## August 31, 2008

### Review of Kiss My Math and Math Doesn't Suck by Danica McKellar

Recently I had the delight of receiving a review copy of Math Doesn't Suck and Kiss My Math by Danica McKellar. Danica is well-known for her acting career, and her books are best-sellers.

First some basic info. Math Doesn't Suck covers middle school math topics: factors and multiples, fractions, decimals, percents, word problems, and a little algebra.

Kiss My Math covers pre-algebra: integers & negative numbers, variables and working with expressions, solving (linear) equations, word problems, intro to inequalities, exponents, and an intro to functions and graphing lines.

There's a website for each book: KissMyMath.com and MathDoesntSuck.com.

I've split this review into two parts: the pros and the cons. Let's go with the pros first.

Pros:

Danica's writing is excellent. It's conversational and catchy, very friendly. Reminds me of Dr. Math books.

I absolutely adore some of her illustrations that she uses for math concepts.

For example, she tells us to think about positive and negative numbers as breath mints - mint-egers. The positive ones have a good taste, and the negative ones are yucky, getting yuckier as they get more negative. And then she combines the integers as if they were mint-egers in her mouth! It's a fresh, fabulous comparison. You see, that'll stick to your mind for sure... you imagine TASTING something in your mouth, it will SURELY help kids remember.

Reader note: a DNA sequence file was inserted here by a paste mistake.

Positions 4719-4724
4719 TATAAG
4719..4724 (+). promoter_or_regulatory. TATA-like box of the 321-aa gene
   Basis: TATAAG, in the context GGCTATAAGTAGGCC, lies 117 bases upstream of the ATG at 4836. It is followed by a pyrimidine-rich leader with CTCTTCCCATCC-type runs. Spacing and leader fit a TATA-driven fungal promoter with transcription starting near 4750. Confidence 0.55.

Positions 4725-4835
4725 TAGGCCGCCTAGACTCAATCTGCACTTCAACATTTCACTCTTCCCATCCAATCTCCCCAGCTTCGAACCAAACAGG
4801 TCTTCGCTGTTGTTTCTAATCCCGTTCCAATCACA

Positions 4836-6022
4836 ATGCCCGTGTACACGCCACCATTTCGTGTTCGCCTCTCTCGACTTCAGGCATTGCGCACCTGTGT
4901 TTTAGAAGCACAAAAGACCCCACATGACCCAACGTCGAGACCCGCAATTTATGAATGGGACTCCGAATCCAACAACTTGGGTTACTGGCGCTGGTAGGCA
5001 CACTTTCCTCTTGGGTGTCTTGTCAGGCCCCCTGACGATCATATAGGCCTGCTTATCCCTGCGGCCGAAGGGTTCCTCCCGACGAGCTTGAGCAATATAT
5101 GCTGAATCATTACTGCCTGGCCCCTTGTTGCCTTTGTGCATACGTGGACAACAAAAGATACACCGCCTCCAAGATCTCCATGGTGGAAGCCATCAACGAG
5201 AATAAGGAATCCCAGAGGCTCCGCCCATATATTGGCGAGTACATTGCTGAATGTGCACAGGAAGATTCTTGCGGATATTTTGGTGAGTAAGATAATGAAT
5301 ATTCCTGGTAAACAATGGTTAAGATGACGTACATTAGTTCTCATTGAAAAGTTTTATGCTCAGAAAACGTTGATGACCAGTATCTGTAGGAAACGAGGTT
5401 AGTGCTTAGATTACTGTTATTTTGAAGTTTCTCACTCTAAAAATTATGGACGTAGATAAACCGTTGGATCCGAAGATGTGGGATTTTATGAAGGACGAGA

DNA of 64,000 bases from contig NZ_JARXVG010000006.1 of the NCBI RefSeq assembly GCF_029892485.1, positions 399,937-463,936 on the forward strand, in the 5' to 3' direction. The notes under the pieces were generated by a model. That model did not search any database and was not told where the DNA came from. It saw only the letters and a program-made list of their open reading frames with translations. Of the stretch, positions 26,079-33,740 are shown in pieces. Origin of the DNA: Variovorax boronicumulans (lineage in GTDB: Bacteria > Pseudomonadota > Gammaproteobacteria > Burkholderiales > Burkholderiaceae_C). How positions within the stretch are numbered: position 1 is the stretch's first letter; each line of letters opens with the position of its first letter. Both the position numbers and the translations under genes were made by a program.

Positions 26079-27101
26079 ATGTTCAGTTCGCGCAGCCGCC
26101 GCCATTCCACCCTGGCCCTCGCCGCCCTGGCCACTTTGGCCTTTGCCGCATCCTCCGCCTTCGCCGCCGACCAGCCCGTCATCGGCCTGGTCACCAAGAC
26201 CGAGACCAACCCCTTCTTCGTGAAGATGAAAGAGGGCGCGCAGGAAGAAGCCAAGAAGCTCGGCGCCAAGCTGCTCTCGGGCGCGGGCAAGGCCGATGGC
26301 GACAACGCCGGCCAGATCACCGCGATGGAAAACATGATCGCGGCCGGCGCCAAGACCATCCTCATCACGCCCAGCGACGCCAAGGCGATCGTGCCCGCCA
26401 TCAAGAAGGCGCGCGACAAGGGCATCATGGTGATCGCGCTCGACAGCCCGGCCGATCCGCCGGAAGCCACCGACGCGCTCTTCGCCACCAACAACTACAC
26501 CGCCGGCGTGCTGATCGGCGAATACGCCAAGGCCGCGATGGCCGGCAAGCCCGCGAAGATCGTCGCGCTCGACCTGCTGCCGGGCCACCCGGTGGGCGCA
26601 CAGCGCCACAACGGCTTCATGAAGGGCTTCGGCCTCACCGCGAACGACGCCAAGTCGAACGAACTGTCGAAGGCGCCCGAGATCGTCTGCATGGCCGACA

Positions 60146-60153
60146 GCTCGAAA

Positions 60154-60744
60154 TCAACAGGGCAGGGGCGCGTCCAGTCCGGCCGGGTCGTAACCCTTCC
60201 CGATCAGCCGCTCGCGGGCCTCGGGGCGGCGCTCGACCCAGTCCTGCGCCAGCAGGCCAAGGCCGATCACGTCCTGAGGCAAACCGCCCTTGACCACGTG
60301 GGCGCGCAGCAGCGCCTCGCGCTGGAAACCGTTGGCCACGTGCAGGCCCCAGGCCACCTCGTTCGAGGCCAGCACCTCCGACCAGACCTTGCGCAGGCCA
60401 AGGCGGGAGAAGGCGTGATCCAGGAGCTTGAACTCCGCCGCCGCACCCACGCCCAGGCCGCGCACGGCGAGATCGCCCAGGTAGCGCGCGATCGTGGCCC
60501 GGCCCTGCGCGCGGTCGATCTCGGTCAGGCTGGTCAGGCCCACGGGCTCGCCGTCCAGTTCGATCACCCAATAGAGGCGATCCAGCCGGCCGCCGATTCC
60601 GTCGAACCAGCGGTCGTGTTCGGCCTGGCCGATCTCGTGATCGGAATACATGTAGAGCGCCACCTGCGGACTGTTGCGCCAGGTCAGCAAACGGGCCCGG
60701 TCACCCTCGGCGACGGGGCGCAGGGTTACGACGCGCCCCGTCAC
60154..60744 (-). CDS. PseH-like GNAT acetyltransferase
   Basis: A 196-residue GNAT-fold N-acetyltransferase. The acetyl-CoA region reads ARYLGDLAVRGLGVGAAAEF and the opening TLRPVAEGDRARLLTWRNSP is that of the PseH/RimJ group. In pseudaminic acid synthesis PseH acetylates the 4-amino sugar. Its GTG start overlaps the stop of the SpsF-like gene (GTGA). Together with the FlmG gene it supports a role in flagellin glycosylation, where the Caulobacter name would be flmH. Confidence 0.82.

Another thing I loved about her book were the little motivational "talks" in between the math stuff. For example, on p. 19 she asks, "Ugly Yourself Up?" Since you wouldn't make yourself to appear uglier than you really are, Danica argues, then why do the same as far as your smarts? She is truly encouraging girls to be smart, to study math, to do well in school and even venture into math careers!

It's really hard to put the book down, it's so delightfully written. How about remembering the order of operations by what Pandas Eat? And she goes further than the PEMDAS rule - Multiplication and Division are the main course, while Addition and Subtraction come at dessert.